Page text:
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Days Of The Bagnold Summer

Days Of The Bagnold Summer back

Joff Winterhart


Page 45 Review by Stephen

“There is probably no truer portrait of teenage and parental angst.”

- Posy Simmonds of TAMARA DREWE, GEMMA BOVERY etc.

This was the summer that Daniel Bagnold was supposed to staying with his dad and heavily pregnant step-mother in Florida, but this step-mother cancels at the last minute. Instead he’s stuck with his weary mother Sue who’s sure he must be devastated.

“Daniel Bagnold thinks of everything he will be missing this summer: a 14-hour plane journey, heat wave weather in all-black clothes, a father he faintly remembers, a stepmother he has never met but who still “would rather be seen as a friend”, a new born baby sister crying through the night and… 6 whole weeks of no ‘Kerrang’ magazine…”

There is a tiny, sly smile on his face. But he doesn’t let on. Instead Daniel daydreams of forming a band called Skullslayer he’s busy writing lyrics for. The gigs they’ll play will be mosh-‘mazing. He drew a really cool skull back in school.

So begins a touching tale of a weary mum and teenage son living life together yet worlds apart. Daniels’s got it all to look forward. His mum finds she doesn’t like looking back. Or forward. Or in the mirror.

The dialogue – such as there is between the two – nails the contrariness of a sullen teenager determined to hide any happiness.

“You seem in a good mood.”
“No I don’t.”

In contrast, Daniel’s mate Ky is much more chipper and communicative, his mother positively effusive. Here Sue’s driven them to a signing by Ky’s favourite author (then been asked to stand well away – Daniel says she’s embarrassing them), and Ky’s now at the front of the queue.

“Can you put ‘To Kyran, from one genius to another’.”

That too embarrasses Daniel. Everything embarrasses Daniel. Being spotted by other kids from school. Girls. Conversation. He’s terminally shy and resolutely uncommunicative, especially at home. Some mothers will recognise this all too well:

“Over the last few days, Sue has noticed Daniel around the house a lot. Not that she has actually seen him any more than usual, but there are other ways of telling he’s in. [A pair of discarded trainers] The bass rumble of footsteps and music coming through the kitchen ceiling… the trail of black hooded tops left throughout the house… the frequently empty fridge… with the occasion grunted exchange on the landing…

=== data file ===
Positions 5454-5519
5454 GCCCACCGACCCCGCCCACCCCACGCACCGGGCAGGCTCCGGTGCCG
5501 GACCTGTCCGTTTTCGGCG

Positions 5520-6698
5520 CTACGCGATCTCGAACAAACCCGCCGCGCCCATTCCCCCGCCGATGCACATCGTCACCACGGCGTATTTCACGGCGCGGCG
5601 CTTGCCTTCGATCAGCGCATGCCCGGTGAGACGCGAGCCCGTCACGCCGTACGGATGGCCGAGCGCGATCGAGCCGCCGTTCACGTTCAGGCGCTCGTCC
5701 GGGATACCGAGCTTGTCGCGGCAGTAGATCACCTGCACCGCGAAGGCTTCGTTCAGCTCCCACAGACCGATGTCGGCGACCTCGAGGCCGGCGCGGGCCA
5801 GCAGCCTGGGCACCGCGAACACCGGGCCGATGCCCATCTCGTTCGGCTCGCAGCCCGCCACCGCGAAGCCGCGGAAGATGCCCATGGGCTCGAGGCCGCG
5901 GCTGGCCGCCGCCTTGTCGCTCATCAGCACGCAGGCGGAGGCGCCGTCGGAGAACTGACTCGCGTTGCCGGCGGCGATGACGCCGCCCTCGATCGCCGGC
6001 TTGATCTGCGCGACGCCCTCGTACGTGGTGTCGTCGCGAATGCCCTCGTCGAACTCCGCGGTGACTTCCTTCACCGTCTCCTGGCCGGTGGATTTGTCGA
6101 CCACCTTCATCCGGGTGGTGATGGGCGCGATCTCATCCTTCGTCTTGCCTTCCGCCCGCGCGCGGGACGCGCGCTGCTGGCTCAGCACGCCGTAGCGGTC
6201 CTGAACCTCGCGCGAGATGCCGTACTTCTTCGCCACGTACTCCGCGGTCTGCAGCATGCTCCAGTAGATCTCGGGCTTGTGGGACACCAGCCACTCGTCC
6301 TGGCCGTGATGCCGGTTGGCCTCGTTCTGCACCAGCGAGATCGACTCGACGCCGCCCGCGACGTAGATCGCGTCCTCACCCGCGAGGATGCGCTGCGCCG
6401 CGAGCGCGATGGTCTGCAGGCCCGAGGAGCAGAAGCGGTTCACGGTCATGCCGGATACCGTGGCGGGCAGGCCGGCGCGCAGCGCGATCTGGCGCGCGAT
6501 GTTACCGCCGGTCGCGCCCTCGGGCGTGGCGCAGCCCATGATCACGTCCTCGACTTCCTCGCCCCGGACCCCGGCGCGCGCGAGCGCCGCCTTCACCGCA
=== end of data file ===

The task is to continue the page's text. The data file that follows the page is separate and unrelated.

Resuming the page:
“In again tonight, love?”

Meanwhile poor Sue soldiers on, trying to make contact as best as she can. She doesn’t understand Daniel’s music. She mistakes the lyrics he’s transcribed from a Metallica song for his own existential angst about parental rejection, instead of burying her head in the sand, she takes the opportunity, however hesitantly, to ask if he really feels that way. Daniel declines to come clean.

All of which would be woefully tragic and poignant in its own right, but the art counterbalances what’s being said (and what emphatically isn’t being said) to exceptional comedic effect. Daniel there looks both to and past camera (a very neat trick to pull off), looking both sheepish and pathetic but above all recalcitrant and dumb.

This is yet another of those books whose style the ignorant will mock as “grubby” and “unaccomplished”. You know, “more badly drawn, black and white indie bollocks” or as Richard Emms, director of APCOMICS, once wrote to me (and I quote, without spell-corrections) “a de-caffinated black and white underground book printed on toilet paper... which you continue to support each month within your columns in CI”. Oh, how he made me laugh – and that’s a whole letter column begging to be reprinted!

But no. Daniel is all droopy and dreary, while Sue Bagnold in particular is masterfully depicted in all her fatigued fragility, looking up optimistically through oversized glasses from above heavy wrinkles weighted with years of unrewarded stoicism. She wears baggy, he wears saggy. Also, he has no chin.

This is absolutely tremendous and there’s nothing quite like it in comics to date. Unsensationalist, British and brilliant, it’s full of heart and humanity and please make it through to the end. Sue does.

The sequences which really broke my heart were those involving labrador Maisie. Once Daniel and Maisie were inseparable – he even insisted on her appearing in the family photograph (dad long since gone) but now he ignores Maisie who lies in his way, leaving Sue to walk her instead. She used to settle between them on the sofa, happy, content and much loved.

“Now she is too arthritic to climb up, so she just licks the place where she used to lie...
“Maisie no! Bad girl!””